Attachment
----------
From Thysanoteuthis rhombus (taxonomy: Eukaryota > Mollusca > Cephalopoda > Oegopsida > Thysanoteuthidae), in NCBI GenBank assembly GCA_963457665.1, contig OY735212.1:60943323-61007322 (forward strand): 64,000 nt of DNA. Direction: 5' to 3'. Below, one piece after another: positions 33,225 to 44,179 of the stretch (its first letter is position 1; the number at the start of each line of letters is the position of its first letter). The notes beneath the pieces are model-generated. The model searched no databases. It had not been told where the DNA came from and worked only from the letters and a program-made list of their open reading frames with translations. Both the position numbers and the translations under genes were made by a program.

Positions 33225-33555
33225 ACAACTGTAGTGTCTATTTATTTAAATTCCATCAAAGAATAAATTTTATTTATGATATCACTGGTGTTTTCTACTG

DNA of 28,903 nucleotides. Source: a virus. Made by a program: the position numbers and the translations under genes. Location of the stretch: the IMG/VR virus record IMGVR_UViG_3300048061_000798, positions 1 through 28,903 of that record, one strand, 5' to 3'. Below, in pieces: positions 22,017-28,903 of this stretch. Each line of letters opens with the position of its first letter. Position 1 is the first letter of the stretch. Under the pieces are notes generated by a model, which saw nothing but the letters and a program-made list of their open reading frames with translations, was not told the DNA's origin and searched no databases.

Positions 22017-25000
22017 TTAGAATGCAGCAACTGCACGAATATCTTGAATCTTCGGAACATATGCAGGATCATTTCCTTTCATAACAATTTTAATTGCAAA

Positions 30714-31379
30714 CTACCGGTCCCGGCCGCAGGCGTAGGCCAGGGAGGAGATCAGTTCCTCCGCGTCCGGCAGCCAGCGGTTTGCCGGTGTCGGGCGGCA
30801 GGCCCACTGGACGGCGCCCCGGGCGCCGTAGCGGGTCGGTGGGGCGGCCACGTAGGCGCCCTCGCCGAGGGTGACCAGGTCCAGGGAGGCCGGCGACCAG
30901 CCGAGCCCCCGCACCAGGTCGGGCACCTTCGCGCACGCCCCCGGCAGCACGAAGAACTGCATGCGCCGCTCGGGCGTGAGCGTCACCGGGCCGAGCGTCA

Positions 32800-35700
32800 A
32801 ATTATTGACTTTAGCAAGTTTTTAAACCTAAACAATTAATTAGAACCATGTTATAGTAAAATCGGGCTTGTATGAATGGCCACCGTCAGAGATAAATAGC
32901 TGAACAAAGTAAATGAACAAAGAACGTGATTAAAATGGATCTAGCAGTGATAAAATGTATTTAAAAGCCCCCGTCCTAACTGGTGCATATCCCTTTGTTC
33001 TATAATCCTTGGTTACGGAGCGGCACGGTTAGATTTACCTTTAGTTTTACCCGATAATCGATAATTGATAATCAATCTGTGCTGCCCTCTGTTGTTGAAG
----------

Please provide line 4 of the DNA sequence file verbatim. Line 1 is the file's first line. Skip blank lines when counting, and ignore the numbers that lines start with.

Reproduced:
DNA of 28,903 nucleotides. Source: a virus. Made by a program: the position numbers and the translations under genes. Location of the stretch: the IMG/VR virus record IMGVR_UViG_3300048061_000798, positions 1 through 28,903 of that record, one strand, 5' to 3'. Below, in pieces: positions 22,017-28,903 of this stretch. Each line of letters opens with the position of its first letter. Position 1 is the first letter of the stretch. Under the pieces are notes generated by a model, which saw nothing but the letters and a program-made list of their open reading frames with translations, was not told the DNA's origin and searched no databases.